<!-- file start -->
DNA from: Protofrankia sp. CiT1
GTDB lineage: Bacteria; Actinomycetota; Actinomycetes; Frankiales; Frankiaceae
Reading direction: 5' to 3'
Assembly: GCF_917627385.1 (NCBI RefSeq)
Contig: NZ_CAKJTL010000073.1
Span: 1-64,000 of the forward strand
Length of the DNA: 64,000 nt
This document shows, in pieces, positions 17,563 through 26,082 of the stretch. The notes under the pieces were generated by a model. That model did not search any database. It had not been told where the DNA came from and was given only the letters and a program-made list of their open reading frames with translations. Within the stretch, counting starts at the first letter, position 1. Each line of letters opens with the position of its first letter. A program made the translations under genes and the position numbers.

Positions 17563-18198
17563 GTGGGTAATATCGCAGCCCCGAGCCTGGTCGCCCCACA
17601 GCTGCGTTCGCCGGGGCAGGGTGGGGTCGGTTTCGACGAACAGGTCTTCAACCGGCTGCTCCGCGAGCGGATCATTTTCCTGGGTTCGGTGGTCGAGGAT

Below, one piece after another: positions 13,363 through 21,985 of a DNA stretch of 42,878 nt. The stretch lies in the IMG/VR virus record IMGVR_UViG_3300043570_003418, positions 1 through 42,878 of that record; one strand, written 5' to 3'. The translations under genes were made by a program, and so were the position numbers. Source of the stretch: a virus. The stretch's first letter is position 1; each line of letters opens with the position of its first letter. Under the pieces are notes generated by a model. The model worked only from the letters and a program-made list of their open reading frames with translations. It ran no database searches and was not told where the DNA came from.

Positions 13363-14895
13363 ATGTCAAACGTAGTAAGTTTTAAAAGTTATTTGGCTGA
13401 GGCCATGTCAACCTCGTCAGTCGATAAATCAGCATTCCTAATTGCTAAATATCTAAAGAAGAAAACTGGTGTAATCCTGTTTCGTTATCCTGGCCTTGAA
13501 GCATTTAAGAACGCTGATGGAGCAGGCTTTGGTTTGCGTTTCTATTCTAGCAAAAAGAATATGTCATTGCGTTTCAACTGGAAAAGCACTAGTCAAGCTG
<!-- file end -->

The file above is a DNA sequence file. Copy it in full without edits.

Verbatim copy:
DNA from: Protofrankia sp. CiT1
GTDB lineage: Bacteria; Actinomycetota; Actinomycetes; Frankiales; Frankiaceae
Reading direction: 5' to 3'
Assembly: GCF_917627385.1 (NCBI RefSeq)
Contig: NZ_CAKJTL010000073.1
Span: 1-64,000 of the forward strand
Length of the DNA: 64,000 nt
This document shows, in pieces, positions 17,563 through 26,082 of the stretch. The notes under the pieces were generated by a model. That model did not search any database. It had not been told where the DNA came from and was given only the letters and a program-made list of their open reading frames with translations. Within the stretch, counting starts at the first letter, position 1. Each line of letters opens with the position of its first letter. A program made the translations under genes and the position numbers.

Positions 17563-18198
17563 GTGGGTAATATCGCAGCCCCGAGCCTGGTCGCCCCACA
17601 GCTGCGTTCGCCGGGGCAGGGTGGGGTCGGTTTCGACGAACAGGTCTTCAACCGGCTGCTCCGCGAGCGGATCATTTTCCTGGGTTCGGTGGTCGAGGAT

Below, one piece after another: positions 13,363 through 21,985 of a DNA stretch of 42,878 nt. The stretch lies in the IMG/VR virus record IMGVR_UViG_3300043570_003418, positions 1 through 42,878 of that record; one strand, written 5' to 3'. The translations under genes were made by a program, and so were the position numbers. Source of the stretch: a virus. The stretch's first letter is position 1; each line of letters opens with the position of its first letter. Under the pieces are notes generated by a model. The model worked only from the letters and a program-made list of their open reading frames with translations. It ran no database searches and was not told where the DNA came from.

Positions 13363-14895
13363 ATGTCAAACGTAGTAAGTTTTAAAAGTTATTTGGCTGA
13401 GGCCATGTCAACCTCGTCAGTCGATAAATCAGCATTCCTAATTGCTAAATATCTAAAGAAGAAAACTGGTGTAATCCTGTTTCGTTATCCTGGCCTTGAA
13501 GCATTTAAGAACGCTGATGGAGCAGGCTTTGGTTTGCGTTTCTATTCTAGCAAAAAGAATATGTCATTGCGTTTCAACTGGAAAAGCACTAGTCAAGCTG